Does Being a Work at Home Mom Mean Your Children are Neglected?
Updated on: by Amy Kennedy
As a work at home mom, many of us first decided to work from home for the sake of our children. We want to be there for every milestone, be the one instilling their values and help to create who they are. We chose not to hand over those responsibilities to a family member or a stranger at a daycare. We are work at home MOMS.
Need Easy Extra $350+/Month For Free?
- SwagBucks: Watch videos, take surveys, shop and more to earn real money. Earn up to $35 per survey! No hidden fees and completely free. Join Swagbucks Now to Get $5 Free
- InboxDollars: Has so far paid its members over $40 Million. Watch videos, take surveys, shop and more. Join InboxDollars Now and Get Free $5
- SurveyJunkie: Make $5-$25 in your spare time from home to take online surveys, participating in a Focus Groups and trying new products. Join SurveyJunkie Now
- Branded Surveys: Complete online surveys. Collect points. Redeem your points for cash & gift cards. No hidden fees and completely free! Has so far paid its members over $18 Million. Join Branded Surveys Now
But most of us did not realize just how often we would be left with feelings of guilt. We worry we do not spend enough time with our children. Are we neglecting our kids because we work from home? Or is that just another thing, as a mother, we carry as a burden- always worrying we could do better?
Jessica Weaver, a work at home mother of two, believes,
“all mothers have what we like to call “mommy guilt.” It’s that nagging feeling we have all day…! Every day I wonder if I am doing something right. I think…am I better off taking them to daycare since I am not giving them my attention 100%. I nag at myself all day because I am trying to be the best mother possible but I am also trying to help bring in an income. I am a worrier by nature.”
Jessica’s view is probably pretty common of Work at Home Mothers. When I first began working from home I only worked when my daughter was napping or asleep for the night. Then, life changed, I had another baby and I began also working when my husband was home…things are always changing. Now my husband is gone a lot, my children are a bit older and I find myself working at all hours of the day…in spurts. I take advantage of every single time my children are busy or occupying themselves.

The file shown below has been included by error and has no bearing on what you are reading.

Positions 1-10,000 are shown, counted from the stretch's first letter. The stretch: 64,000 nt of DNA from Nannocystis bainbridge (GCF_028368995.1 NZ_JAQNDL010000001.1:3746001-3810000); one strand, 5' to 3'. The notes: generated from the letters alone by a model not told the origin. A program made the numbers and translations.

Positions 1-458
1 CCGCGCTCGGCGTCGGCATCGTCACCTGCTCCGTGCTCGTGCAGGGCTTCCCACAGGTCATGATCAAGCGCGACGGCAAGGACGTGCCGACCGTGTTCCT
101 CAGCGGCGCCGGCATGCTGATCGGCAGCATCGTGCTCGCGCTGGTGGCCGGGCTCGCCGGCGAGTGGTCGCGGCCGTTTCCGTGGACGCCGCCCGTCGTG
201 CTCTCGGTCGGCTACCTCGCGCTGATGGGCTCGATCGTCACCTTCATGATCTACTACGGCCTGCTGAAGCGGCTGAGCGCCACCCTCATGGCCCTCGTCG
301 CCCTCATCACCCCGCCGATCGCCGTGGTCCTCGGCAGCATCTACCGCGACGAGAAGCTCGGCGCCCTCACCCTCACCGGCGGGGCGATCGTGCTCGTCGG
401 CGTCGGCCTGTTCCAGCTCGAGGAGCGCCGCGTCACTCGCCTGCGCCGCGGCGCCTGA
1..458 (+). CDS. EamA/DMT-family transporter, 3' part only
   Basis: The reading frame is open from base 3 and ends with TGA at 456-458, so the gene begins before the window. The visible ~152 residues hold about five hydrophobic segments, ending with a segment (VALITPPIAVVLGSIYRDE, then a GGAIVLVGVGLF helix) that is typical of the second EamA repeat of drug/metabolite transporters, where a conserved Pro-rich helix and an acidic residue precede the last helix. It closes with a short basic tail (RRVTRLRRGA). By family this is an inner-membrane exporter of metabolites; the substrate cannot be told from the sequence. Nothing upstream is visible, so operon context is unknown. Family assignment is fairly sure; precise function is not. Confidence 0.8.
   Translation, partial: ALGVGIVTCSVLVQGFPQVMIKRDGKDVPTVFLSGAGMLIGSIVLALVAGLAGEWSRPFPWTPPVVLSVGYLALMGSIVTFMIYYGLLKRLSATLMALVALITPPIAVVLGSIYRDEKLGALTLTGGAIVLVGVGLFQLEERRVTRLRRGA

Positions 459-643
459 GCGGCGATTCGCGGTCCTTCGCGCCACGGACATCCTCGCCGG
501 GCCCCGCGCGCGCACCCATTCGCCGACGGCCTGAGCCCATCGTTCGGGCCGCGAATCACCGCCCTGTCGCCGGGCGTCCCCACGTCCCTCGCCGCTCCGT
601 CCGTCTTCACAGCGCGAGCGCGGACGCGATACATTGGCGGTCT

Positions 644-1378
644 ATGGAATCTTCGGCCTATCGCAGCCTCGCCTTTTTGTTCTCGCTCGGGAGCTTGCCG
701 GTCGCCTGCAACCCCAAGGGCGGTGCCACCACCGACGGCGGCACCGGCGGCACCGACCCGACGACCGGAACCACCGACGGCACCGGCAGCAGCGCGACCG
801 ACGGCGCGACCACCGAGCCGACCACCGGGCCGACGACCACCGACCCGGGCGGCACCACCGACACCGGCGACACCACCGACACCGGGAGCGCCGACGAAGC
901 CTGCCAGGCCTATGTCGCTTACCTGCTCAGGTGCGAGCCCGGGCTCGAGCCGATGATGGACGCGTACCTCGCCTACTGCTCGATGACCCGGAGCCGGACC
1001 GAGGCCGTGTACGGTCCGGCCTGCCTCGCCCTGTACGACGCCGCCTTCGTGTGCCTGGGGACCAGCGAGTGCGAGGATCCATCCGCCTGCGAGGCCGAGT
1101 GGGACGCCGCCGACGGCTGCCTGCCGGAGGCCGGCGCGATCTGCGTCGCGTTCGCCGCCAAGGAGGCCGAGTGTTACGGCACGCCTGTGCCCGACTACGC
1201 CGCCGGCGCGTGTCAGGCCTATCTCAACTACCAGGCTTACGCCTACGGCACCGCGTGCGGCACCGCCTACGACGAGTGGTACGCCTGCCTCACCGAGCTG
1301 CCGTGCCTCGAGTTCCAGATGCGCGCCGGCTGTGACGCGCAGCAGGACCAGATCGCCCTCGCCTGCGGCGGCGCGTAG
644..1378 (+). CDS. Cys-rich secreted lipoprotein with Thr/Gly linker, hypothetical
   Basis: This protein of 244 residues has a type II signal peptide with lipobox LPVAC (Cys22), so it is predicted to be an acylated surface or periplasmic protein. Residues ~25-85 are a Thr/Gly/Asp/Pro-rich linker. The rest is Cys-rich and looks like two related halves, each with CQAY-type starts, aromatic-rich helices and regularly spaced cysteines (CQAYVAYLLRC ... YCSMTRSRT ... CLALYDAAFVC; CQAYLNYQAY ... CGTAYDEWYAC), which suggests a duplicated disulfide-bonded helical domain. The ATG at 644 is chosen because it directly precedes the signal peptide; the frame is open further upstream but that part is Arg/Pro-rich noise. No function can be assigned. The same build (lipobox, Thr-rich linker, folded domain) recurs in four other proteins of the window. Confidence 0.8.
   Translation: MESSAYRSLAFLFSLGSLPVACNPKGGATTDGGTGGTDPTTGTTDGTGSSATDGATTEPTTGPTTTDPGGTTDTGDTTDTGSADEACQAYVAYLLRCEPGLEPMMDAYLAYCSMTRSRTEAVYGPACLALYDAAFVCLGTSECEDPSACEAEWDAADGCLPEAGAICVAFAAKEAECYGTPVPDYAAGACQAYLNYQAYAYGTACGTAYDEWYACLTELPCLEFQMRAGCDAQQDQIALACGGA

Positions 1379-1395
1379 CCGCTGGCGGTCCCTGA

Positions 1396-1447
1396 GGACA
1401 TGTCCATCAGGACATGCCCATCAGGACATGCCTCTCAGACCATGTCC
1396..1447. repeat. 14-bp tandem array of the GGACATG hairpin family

I realized recently, when I was concerned about my daily schedule being so erratic, that it is simply based on my children. They are my priority. However, I will admit there have been times I encourage them to watch a movie so I can get a little more work done. I am also no stranger to asking my kids to give me just a few more minutes so I can work just a little bit more.
If guilt comes nagging at your back- stop and evaluate your situation. If you find your kids are bored and constantly being pushed aside so you can work, maybe it is time to take a break and enjoy some time with them…they ARE the reason you are home anyway! But more likely than not you will probably be able to reassure yourself that you are simply balancing life.
I believe it is good for your children to have some alone time and be self-sufficient. Letting them fend for themselves, with guidance, is an important part of their growing up. But just as you find a balance between work-life and home-life, be sure to balance your one-on-one time with your children. They do still need your interaction and attention- no matter their age.
Nevertheless, here are some tips I feel can help take care of your kids while working at home: